Poem: Trophies

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Trophies

The boar’s head hangs on the wall,
his expression still fierce, mixed
with confusion, as if wondering
how it came to this,
from a creature of the wild
to decoration, one of many,
a sordid trophy of life snuffed out
for vanity and pride.

You know many such, broken people,
their lives sent to taxidermy,
never themselves again,
their murderers so certain of their superiority
they never notice their trophies
slip off the wall, reunite with spirit and soul
and live again.

So sure are the gun bearers,
so certain their victory is complete,
they never notice the trail of blood
as the trophies slither off the wall
and learn to live again, with or without limbs,
a new fierceness in their souls,
the best sort of victory, to live wildly
again, leaving a space on the wall
as their own trophy.

About this poem

This is one of those poems where, lacking inspiration, I went through my pictures looking for something distinctive to spur enough emotion to write.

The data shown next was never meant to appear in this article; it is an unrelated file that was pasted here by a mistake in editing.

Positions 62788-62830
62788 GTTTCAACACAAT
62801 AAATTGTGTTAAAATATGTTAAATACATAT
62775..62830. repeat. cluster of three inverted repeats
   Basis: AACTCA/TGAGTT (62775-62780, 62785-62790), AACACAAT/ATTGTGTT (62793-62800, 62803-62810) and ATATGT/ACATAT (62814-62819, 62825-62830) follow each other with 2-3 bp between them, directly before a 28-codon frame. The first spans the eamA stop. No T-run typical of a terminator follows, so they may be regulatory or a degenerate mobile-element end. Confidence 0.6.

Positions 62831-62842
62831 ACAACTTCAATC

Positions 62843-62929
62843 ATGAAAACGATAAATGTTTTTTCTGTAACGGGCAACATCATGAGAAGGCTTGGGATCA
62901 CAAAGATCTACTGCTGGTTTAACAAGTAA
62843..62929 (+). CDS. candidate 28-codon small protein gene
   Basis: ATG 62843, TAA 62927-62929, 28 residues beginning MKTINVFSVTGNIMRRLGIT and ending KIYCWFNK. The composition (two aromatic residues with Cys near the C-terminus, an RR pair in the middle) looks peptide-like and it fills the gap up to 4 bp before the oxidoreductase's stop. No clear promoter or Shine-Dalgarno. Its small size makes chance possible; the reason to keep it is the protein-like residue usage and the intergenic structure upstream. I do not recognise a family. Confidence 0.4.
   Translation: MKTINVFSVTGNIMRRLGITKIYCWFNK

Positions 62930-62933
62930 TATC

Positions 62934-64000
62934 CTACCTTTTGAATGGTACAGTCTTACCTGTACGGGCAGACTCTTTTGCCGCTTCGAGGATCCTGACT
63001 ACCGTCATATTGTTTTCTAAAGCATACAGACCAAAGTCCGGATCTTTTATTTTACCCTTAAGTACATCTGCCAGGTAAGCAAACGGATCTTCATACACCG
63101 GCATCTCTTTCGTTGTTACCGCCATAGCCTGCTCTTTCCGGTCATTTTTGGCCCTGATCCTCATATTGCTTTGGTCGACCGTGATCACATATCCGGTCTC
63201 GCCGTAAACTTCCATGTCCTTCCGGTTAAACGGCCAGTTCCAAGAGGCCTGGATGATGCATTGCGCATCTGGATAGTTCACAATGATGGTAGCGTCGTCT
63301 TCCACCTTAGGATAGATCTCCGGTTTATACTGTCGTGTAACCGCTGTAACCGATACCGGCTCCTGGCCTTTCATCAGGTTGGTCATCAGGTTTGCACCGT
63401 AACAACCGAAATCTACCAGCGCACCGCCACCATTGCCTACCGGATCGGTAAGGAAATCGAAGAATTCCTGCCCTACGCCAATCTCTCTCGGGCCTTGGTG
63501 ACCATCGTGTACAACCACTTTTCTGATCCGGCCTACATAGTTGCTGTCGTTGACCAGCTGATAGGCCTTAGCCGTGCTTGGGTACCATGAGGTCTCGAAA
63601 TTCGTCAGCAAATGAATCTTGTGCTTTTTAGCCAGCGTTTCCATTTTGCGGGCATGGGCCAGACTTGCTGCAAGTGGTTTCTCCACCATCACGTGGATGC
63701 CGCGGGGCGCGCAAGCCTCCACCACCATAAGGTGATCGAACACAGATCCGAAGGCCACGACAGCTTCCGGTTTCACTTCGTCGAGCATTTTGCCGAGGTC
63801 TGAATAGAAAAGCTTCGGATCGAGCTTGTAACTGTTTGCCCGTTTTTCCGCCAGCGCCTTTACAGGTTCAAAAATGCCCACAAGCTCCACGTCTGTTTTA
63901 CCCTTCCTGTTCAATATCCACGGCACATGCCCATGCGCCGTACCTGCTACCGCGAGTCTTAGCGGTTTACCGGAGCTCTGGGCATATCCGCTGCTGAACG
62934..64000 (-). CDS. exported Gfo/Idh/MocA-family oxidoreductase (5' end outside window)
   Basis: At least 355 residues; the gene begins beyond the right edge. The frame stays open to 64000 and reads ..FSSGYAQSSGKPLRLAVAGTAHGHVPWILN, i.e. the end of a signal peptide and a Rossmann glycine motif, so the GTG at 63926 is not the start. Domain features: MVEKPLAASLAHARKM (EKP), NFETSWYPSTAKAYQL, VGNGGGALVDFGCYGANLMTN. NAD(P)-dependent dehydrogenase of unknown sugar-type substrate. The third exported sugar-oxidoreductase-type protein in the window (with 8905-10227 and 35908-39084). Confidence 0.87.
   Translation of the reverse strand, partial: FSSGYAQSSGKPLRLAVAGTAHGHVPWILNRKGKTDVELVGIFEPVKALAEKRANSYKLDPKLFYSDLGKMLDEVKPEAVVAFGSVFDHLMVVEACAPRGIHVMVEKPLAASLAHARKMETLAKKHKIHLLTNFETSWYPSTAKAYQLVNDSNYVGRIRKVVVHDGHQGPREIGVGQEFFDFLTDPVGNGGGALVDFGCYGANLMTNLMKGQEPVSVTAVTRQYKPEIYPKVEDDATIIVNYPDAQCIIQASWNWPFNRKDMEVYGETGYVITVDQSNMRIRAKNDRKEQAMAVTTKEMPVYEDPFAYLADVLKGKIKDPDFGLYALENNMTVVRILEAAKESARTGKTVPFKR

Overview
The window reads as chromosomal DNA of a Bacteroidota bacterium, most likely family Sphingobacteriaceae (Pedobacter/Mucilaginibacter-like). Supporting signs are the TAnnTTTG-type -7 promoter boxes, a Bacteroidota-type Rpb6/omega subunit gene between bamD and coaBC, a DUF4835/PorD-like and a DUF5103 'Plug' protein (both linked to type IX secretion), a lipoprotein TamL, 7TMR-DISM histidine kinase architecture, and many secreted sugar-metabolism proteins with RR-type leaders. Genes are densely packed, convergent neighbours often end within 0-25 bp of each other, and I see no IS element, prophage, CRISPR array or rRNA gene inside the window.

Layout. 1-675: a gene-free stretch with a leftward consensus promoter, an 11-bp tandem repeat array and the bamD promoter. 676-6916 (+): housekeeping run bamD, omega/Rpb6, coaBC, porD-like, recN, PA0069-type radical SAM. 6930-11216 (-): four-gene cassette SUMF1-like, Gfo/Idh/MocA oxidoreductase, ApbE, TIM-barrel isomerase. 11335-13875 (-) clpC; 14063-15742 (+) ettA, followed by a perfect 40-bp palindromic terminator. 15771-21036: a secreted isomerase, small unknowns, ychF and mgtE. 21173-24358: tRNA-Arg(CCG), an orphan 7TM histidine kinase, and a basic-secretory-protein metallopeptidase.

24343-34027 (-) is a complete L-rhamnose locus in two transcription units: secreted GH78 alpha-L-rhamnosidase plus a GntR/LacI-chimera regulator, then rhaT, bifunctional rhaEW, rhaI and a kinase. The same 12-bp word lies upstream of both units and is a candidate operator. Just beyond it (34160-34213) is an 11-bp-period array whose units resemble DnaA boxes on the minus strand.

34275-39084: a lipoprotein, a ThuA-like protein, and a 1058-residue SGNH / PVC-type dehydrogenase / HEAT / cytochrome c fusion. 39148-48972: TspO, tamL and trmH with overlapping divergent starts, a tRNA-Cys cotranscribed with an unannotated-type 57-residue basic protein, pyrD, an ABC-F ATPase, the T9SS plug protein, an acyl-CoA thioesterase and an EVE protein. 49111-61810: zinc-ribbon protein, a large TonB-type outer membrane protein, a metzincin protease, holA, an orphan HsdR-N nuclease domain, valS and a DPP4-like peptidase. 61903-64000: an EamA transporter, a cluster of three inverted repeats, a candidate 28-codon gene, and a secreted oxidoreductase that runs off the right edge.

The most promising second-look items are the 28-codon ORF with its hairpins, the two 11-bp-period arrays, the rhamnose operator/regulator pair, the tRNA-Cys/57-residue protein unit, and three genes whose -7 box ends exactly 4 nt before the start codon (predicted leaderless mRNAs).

I may have overdone it. This image brought out so much emotion from so many sources, life, faith, politics, and more, that were I to write of it here, someone would be calling the men with the straitjackets. So no rants. Instead, with some verbal wrestling, a poem of victory.

The picture was taken at Wilson Castle in Proctor, Vermont. I am not a fan of dead things on my wall, but I like this one. It seems somehow, still alive.

From all that, this poem.

Happy New Year,

Tom

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